It was a truly rewarding experience to learn from my amazing choreographers Shelby Hughes and Francisco Munguia, but perhaps the best part was making friends that I might not have made otherwise. Being able to perform after months of practice was an irreplaceable feeling and I would do it again every year.
It’s hard to describe my experience in words, so perhaps this video can help. After all, if a picture speaks a thousand words, how many words can a video speak?
James has tons of info on events around campus, including tryouts for cheerleading & dance, the university band concert, and InVUsion.
The Wond’ry is a place of dreams and creativity for anyone who has ever had an innovative idea. A common stigma around the Wond’ry is that it is specifically a space only for engineers or engineering students (which might be because it’s located where the Science and Engineering Building is), but it is actually a widely untapped resource for all students and faculty.
Here are some ways you can use the building to your advantage, whether it’s to create something great and prosperous or just to study and get through your exams.
5. Take academic courses at the Wond’ry
The Wond’ry offers academic courses from the common introductory HOD 1250 for HOD majors/minors to courses on Virtual Reality and “How to Make (Almost) Anything,” which involves using CAD software, 3D printers, sewing machines and more. The “How to Make (Almost) Anything” course is offered to sophomores and juniors only so as this year comes to an end, be sure to sign up for the course if you’re interested!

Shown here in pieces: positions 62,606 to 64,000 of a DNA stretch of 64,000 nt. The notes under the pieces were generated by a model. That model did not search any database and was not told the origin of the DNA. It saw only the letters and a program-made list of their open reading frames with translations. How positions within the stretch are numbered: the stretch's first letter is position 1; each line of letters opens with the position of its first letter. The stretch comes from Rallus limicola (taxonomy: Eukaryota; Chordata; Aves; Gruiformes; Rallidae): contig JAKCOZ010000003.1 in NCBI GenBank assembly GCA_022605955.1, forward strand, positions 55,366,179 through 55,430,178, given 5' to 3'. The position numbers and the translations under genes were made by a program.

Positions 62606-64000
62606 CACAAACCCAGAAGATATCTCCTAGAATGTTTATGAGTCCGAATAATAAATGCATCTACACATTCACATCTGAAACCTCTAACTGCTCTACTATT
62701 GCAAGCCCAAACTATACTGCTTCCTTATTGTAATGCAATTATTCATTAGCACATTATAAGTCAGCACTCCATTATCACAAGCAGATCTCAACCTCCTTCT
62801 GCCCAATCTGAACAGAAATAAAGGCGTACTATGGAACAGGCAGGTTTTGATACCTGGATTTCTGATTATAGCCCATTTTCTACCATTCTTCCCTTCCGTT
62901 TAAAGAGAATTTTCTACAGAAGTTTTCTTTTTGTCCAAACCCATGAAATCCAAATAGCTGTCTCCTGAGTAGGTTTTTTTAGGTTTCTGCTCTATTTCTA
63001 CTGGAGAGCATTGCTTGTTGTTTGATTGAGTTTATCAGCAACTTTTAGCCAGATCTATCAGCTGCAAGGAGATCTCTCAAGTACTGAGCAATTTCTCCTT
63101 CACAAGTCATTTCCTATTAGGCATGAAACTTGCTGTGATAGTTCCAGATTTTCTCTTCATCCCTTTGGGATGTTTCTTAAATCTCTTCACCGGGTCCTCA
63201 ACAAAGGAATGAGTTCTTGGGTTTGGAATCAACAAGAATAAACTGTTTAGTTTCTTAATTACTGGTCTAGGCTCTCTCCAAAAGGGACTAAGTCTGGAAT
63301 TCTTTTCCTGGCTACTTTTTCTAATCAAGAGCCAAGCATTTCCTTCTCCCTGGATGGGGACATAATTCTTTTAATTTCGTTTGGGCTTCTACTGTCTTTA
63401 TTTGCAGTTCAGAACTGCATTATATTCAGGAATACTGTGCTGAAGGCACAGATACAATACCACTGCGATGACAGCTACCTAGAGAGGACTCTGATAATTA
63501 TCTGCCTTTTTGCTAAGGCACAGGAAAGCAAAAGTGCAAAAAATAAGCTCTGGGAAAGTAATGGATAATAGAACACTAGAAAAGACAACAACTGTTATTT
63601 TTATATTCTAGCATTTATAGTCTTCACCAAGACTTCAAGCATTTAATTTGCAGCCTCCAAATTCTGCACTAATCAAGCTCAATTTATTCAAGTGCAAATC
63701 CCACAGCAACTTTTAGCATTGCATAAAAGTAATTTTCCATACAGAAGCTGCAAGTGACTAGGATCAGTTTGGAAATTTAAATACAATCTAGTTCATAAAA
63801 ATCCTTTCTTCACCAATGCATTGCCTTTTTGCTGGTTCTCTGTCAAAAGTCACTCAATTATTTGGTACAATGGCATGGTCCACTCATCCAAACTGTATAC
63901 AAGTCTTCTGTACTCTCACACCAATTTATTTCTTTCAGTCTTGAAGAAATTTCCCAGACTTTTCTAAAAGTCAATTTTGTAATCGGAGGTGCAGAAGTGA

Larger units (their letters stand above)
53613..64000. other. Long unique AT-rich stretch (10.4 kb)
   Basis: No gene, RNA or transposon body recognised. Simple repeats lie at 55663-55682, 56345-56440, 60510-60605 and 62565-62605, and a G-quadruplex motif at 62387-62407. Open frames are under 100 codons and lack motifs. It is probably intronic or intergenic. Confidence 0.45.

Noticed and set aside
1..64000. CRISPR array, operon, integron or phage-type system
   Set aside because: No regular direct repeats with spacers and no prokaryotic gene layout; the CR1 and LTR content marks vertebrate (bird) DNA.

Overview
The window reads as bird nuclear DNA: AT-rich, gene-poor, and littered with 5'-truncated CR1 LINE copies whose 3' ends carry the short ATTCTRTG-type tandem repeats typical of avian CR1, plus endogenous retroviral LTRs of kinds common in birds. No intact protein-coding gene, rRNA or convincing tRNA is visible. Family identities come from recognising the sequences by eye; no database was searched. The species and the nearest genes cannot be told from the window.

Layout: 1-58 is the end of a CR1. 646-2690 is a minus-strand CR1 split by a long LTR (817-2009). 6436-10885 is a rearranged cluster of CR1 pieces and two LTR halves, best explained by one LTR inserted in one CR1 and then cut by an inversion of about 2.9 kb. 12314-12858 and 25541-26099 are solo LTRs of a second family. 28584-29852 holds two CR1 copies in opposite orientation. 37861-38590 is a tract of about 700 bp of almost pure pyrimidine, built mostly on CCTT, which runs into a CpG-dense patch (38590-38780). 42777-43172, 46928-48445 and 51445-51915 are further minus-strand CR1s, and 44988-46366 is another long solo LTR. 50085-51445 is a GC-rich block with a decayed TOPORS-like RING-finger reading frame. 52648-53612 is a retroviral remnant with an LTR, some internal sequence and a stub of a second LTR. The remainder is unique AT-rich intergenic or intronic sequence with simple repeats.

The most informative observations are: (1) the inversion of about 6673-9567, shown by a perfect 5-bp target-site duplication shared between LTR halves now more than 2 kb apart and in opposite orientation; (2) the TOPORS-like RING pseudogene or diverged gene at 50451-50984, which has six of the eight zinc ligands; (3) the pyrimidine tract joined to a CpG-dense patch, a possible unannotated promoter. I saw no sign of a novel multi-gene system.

4. Take classes/workshops on making almost anything
The Wond’ry’s Makerspace comes with all the equipment you can imagine, from 3D printers to sewing machines. And if you don’t know how to operate them, the Wond’ry has classes and student mentors! These hands-on workshops go from Casting and Molding, introductory sewing, and even Photoshop.
To sign up, go to: https://www.vanderbilt.edu/thewondry/upcomingevents/
3. Office hours with real professionals
The Wond’ry has a diverse group of mentors who have “made it” in Nashville. They range from CEOs and founders of major corporations in Nashville to successful attorneys and Vanderbilt professors. These mentors have real world experience and are more than willing to give advice and share their stories when you email them or come to their office hours, which are usually once a month!
To check out the Wond’ry’s group of mentors, go to: https://www.vanderbilt.edu/thewondry/mentors/
I’m almost a little hesitant to write about the Wond’ry’s awesome study spots for the fear that they will all be used now. The Wond’ry has chic new desks and chairs and their very own one-person studying pods. Students can lie down on these pods to study or even to take a nap and move the desk closer or farther away from them. These pods not only have perfect leg room, but all the glass and windows surrounding the Wond’ry allow the natural sunlight to come through and keep you awake.
1. Putting your dreams and ideas into action.
If you’ve ever had a crazy idea, the Wond’ry might just be able to make it come to fruition. In particular, the Wond’ry offers Pre-Launch and Post-Launch classes for aspiring entrepreneurs. The Pre-Launch program is for students who have just come up with an idea and would like to see what it takes to make it into reality. The Post-Launch program is for students whose ideas are already “launched” and would like to learn how to take their company/organization/idea even farther.
These programs are usually offered once a semester, so if you come up with a fabulous idea over the summer, be sure to look for these opportunities in the next school year!
Grace is here to fill you in on an eventful next few days! Highlights include the March For Our Lives, Café con Leche, and the Vanderbilt Impact Symposium!